How to watch the second GOP presidential debate


Republicans and other viewers watch the broadcast of the Republican Presidential Candidates Debate at The Richard Nixon Library and Museum, Yorba Linda (Calif.), on August 23,

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The official watch party for the Republican Presidential Candidates Debate at The Richard Nixon Library and Museum, Yorba Linda (Calif.), on August 23, was attended by Republicans and others.

Leonard Ortiz/Getty Images

The Republican National Committee announced late Monday night that seven candidates would be participating. Former President Donald Trump is not on the list. He has decided to skip the debate yet again. Former President Donald Trump is not on the list, as he is planning to skip the debate again. The Ronald Reagan Presidential Library will host the second GOP debate at 9 p.m. ET. Viewers can watch it on Fox Business, Univision, which is the partnering network, as well as on Rumble, a video-sharing platform with a primarily right-wing audience.

Stuart Varney and Dana Perino of Fox News will moderate the debate, along with with Univision’s Ilia Calderon.

Follow NPR for debate updates and analysis.

Who will be there? Who will be there? The candidates had to agree to support the party’s eventual nominee by signing a pledge.

Gov. Doug Burgum

— The North Dakota Governor has cut taxes and rolled back the transgender right. He is expected to highlight his small-town roots. Burgum attacked climate solutions during the first debate. He also stressed the importance of domestic jobs and the security of the southern border.

Gov. Chris Christie

— The former New Jersey Governor is launching a new bid for the Republican nomination. Christie was expected to position him as the conservative alternative for Trump, after breaking ties to the former president in the wake of the attack on the Capitol. In an interview with NPR after the first debate, Christie said that he entered this race because he felt no one else was making the case. No one wanted to confront Donald Trump directly about why his behavior disqualified him from ever becoming president of the United States. Ron DeSantis – The Florida governor was the target of Trump’s attack ads. He also received criticism from Republicans over the laws he signed to restrict abortion access in Florida and his immigration response. He has widely been seen as the most viable GOP opponent to Trump, but his campaign has faced challenges including staffing turnover.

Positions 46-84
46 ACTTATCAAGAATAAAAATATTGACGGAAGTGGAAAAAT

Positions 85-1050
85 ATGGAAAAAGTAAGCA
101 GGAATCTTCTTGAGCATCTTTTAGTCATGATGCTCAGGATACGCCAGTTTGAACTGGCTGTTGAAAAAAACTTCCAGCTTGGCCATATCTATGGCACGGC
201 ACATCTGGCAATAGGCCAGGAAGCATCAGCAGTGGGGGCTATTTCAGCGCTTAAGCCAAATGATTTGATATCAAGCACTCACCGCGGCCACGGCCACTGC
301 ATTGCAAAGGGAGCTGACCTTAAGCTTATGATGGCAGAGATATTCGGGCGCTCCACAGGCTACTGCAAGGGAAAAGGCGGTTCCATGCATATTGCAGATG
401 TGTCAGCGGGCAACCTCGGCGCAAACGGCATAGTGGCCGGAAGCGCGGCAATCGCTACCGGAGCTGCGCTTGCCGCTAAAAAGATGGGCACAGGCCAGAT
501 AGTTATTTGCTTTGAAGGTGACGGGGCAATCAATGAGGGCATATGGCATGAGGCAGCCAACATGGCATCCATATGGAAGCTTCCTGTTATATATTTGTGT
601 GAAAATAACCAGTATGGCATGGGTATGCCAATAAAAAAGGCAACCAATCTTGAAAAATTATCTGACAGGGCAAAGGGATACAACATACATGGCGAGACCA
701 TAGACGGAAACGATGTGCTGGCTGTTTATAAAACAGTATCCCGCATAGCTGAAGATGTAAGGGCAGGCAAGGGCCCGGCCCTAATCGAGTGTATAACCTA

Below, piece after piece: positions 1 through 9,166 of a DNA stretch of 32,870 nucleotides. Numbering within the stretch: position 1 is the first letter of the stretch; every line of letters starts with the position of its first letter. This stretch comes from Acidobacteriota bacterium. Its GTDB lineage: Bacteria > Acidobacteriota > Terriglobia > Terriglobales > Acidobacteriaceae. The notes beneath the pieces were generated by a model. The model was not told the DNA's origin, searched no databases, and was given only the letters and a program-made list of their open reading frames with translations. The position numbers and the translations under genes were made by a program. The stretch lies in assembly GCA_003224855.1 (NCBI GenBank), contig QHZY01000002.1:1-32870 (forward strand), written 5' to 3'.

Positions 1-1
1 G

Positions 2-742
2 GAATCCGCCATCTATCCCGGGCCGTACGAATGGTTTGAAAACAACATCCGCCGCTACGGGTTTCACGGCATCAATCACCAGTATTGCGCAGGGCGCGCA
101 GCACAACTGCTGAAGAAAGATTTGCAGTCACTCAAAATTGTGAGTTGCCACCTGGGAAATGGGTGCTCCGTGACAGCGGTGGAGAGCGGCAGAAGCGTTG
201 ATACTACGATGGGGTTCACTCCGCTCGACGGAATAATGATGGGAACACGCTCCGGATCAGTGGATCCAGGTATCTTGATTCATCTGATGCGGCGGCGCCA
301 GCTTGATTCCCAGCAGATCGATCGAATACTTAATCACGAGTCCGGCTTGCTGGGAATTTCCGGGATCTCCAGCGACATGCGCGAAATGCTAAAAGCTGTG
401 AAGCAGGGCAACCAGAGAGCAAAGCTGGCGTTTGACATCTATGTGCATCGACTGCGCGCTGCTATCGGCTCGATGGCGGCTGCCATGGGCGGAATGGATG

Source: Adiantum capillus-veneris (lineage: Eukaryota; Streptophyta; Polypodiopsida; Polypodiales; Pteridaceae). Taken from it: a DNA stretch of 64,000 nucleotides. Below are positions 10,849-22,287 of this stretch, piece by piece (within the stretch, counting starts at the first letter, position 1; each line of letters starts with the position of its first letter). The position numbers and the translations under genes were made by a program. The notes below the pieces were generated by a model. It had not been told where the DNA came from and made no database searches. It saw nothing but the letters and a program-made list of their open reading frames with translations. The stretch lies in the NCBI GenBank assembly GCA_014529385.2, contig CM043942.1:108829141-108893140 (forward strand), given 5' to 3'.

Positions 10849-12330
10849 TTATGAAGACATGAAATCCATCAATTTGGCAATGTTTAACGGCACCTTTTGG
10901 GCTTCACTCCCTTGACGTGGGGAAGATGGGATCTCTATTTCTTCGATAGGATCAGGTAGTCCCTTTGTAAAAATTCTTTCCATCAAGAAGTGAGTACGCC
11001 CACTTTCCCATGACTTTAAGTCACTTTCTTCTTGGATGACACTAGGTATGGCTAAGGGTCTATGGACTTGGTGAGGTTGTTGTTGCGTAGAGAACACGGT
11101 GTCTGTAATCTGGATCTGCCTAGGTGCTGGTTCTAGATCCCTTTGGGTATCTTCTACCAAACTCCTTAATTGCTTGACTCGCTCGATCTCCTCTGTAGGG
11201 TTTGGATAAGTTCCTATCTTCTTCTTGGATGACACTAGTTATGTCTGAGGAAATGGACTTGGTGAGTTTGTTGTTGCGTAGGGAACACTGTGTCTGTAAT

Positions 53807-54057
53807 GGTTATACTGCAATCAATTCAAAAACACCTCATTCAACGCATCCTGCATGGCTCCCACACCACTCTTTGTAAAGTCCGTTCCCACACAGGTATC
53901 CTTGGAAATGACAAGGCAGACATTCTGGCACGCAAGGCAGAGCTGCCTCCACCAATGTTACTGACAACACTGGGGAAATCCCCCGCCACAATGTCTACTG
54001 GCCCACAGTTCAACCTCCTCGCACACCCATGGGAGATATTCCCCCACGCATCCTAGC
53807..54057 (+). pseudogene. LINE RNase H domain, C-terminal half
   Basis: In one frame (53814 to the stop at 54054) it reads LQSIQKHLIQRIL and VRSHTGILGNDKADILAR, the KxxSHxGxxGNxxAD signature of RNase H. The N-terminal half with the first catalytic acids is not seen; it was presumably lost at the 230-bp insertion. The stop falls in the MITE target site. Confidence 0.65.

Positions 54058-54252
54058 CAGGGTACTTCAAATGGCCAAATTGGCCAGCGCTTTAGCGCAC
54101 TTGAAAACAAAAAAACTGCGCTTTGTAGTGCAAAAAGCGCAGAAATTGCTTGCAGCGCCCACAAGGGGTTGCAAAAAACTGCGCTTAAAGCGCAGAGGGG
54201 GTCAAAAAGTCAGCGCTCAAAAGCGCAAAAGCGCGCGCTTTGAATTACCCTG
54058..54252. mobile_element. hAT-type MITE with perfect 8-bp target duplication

Former South Carolina Gov. Haley, who was Trump’s ambassador to the United Nations and the first to take on the former president, was the most prominent challenger. Her campaign hasn’t taken off despite a strong performance at the first GOP debate. He also denounced former President Obama’s involvement in efforts to overturn 2020 election results. Pence criticized Trump for pressuring him to refuse counting certain Electoral College ballots, a theory Pence rejected as being unconstitutional. Pence continues to attack his former boss on the campaign trail. Former tech and finance executive, Vivek Ramaswamy, has been arguing in conservative circles against the environmental social governance (ESG), and against “woke-ism”. Ramaswamy’s campaign received a boost after the first GOP debate. Tim Scott

–Another South Carolina candidate, Scott brings diverse backgrounds and upbringings to the Republican Party. Scott stated that he would build the border wall and increase job creation in the United States. He also said that states such as California and New York could not have abortions until after birth.

Trump is eligible but choosing not to attend, despite being the current front runner for the nomination.

Not eligible for the debate: Arkansas Gov. Asa Hutchinson was not selected for the second debate. Michigan businessman Perry Johnson, former Texas Congressman Will Hurd, conservative talk show host Larry Elder and Texas pastor Ryan Binkley.

What is Trump doing instead? Despite meeting donor and fundraising thresholds, the former president will head to Michigan that day to speak to striking union autoworkers as they call for better contract terms from the Big Three automakers.

Trump is using his upcoming trip to position himself as a viable alternative to incumbent Democrat President Biden who received the UAW’s coveted 2020 endorsement. Biden won a majority of votes from union households during that election. This helped him win battleground states such as Michigan, Pennsylvania, and Wisconsin. All of these states were won by Trump in 2016. Biden was on the picket lines Tuesday. Still, the UAW holds Biden’s foot to the fire in order to reach a settlement. It is unlikely that the UAW will endorse Trump. UAW President Shawn Fain said more than once that another Trump administration would be a “disaster.” Fain was blunt in his response to Trump’s visit. We can’t elect billionaires and millions of dollars who don’t understand what it’s like to struggle and live paycheck-to-paycheck and expect them solve the problems facing the working class. “